Why he was tagged: It was the logical move all along. The Seahawks want to keep Clark long-term and they've had negotiations with his agent, Erik Burkhardt, to that end. But as Burkhardt made clear in an interview with ESPN.com in October, he considers Clark to be in the top tier of pass-rushers and wasn't interested in taking an early deal unless it paid Clark as such -- especially since Clark could in theory make almost $38 million over the next two seasons if he were to play on consecutive franchise tags. The Seahawks apparently haven't been willing to go near the top of the pass-rusher pay scale to sign Clark to an extension, but there's no way they were going to let him walk with the tag at their disposal.
What he brings: Regardless of where Clark ranks among the league's best pass-rushers, he's by far the best one the Seahawks have or could realistically acquire. And given that he's entering his age-26 season, his best football may still be ahead of him. No other Seahawk aside from defensive tackle Jarran Reed had more than three sacks last year, so it's not as though they have a surplus of productive edge players. Coach Pete Carroll's repeated praise of how Clark has matured is a sign that the team is comfortable from an off-the-field standpoint with the idea of giving Clark a massive deal. That would provide some relief compared with having the $17.128 million franchise-tag salary count against the cap. And it would free up the tag in 2020 for the Seahawks to use it on Russell Wilson if they can't sign their quarterback to an extension before then.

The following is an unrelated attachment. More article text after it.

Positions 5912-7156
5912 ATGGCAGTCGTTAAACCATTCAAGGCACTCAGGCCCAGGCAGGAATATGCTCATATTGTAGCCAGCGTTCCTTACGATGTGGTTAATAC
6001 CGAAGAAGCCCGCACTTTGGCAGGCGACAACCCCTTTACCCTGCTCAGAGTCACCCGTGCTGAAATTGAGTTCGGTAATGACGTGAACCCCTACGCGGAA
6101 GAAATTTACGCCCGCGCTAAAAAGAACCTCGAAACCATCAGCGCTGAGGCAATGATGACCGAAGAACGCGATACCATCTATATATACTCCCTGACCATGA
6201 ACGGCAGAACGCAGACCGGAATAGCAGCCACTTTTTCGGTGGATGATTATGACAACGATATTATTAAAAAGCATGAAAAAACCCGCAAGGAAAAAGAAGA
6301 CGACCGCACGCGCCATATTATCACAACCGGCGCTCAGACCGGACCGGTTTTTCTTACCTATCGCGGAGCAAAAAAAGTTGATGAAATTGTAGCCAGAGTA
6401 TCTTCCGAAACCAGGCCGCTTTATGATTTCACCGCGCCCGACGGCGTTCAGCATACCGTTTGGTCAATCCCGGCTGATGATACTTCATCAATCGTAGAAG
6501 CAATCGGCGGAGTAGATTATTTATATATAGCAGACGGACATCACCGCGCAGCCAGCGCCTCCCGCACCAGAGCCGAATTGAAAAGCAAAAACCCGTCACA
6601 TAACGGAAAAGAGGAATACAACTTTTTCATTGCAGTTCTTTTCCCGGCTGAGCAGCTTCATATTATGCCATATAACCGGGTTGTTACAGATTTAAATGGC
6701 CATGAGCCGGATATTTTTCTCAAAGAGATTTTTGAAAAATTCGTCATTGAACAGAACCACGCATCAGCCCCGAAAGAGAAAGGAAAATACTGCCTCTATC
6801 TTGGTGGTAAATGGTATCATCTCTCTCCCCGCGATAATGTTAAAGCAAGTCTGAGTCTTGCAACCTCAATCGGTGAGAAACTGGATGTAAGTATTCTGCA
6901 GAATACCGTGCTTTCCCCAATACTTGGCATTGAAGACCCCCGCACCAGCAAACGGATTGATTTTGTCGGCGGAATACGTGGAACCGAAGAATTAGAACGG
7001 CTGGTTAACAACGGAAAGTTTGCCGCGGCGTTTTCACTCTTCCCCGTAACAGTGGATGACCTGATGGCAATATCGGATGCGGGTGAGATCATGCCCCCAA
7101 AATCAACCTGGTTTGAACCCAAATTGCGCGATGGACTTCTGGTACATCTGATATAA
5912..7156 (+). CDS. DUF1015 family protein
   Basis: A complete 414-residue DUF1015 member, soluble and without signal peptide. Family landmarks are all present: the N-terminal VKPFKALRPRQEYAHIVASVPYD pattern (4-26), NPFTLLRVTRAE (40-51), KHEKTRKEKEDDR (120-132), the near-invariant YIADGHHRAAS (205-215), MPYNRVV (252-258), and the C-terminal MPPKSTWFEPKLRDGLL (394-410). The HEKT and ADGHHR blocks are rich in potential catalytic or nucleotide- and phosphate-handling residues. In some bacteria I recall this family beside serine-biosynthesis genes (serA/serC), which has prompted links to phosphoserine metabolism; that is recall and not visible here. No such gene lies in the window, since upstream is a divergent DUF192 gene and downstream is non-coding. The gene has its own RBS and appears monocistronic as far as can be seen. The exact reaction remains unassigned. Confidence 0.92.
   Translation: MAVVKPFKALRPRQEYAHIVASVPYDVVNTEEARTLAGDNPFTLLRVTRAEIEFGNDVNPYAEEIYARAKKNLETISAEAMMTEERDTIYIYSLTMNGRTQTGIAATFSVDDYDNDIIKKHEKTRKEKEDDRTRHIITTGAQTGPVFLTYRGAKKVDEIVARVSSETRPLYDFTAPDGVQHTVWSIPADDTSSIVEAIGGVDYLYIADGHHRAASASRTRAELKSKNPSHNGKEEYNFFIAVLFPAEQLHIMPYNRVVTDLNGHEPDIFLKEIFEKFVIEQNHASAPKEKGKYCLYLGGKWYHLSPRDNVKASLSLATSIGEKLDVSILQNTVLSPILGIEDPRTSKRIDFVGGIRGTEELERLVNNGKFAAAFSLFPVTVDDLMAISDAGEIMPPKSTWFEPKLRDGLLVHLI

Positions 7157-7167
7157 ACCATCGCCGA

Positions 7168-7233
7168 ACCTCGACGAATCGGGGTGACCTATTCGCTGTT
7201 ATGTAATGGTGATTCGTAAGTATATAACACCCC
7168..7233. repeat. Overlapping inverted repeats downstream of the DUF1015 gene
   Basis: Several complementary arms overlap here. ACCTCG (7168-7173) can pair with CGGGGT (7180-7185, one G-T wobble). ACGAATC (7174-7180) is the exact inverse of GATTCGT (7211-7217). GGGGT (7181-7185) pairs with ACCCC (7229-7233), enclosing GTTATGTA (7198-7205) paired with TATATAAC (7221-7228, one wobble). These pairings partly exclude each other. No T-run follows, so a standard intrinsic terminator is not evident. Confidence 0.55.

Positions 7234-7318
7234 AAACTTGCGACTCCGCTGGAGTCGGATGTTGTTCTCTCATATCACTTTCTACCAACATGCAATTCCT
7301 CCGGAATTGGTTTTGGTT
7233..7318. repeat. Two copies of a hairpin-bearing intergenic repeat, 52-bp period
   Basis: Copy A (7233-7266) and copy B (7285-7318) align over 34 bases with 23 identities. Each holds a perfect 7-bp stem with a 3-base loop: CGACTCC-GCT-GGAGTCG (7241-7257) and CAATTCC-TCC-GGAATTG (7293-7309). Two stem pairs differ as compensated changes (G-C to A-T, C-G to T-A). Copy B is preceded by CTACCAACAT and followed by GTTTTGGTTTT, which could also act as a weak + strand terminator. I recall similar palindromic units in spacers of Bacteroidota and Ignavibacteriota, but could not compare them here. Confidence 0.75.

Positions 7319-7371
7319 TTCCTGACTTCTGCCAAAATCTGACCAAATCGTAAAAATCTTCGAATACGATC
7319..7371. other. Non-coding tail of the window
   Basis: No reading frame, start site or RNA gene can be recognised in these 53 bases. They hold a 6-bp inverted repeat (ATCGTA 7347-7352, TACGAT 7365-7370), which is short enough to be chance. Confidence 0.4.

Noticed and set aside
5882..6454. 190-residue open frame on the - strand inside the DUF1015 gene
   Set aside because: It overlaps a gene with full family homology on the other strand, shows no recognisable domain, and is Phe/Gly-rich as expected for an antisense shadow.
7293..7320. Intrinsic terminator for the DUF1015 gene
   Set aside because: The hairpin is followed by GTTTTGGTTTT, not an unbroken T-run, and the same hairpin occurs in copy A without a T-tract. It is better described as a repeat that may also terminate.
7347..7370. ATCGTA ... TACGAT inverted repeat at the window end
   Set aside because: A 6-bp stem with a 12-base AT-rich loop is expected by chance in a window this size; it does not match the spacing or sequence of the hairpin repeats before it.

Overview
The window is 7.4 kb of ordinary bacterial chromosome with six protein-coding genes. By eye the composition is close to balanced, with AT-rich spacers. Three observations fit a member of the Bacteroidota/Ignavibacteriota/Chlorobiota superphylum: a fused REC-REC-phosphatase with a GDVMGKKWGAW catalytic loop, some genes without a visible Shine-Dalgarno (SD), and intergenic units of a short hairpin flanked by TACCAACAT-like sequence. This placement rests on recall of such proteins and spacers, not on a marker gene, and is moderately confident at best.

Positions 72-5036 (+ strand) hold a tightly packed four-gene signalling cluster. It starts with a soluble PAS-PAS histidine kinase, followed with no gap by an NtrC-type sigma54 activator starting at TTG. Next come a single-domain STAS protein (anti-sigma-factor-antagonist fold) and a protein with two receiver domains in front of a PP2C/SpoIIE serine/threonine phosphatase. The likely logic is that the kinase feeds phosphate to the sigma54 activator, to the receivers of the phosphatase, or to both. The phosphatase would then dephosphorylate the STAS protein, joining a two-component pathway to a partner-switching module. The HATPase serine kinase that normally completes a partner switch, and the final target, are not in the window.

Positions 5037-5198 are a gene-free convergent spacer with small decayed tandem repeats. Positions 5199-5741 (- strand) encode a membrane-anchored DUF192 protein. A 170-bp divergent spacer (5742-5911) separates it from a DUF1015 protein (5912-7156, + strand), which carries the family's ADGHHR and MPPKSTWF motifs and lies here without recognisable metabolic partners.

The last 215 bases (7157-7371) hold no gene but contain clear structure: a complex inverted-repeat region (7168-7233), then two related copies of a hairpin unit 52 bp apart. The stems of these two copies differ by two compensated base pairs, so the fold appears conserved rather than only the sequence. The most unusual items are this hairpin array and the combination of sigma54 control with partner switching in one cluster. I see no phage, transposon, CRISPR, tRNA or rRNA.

Jadeveon Clowney, OLB/DE, Houston Texans
Franchise tag salary: $15.967 million
Career highlights: 29 sacks, 44 tackles for loss, five forced fumbles, five fumble recoveries
Why he was tagged: Clowney has proven over the past three seasons not only that he can stay healthy, but how important he is to the Texans' defense. In 2018, he and defensive end J.J. Watt were able to stay on the field together for the first time, combining for 25 sacks, tied for the third most by any pair of teammates. In the past, Houston has chosen to extend its own first-round picks before they hit free agency, but the team could not come to a long-term agreement with Clowney before his fifth-year option last offseason. Now, by using the non-exclusive designation on Clowney, the team can continue to work toward that contract before the July 15 deadline.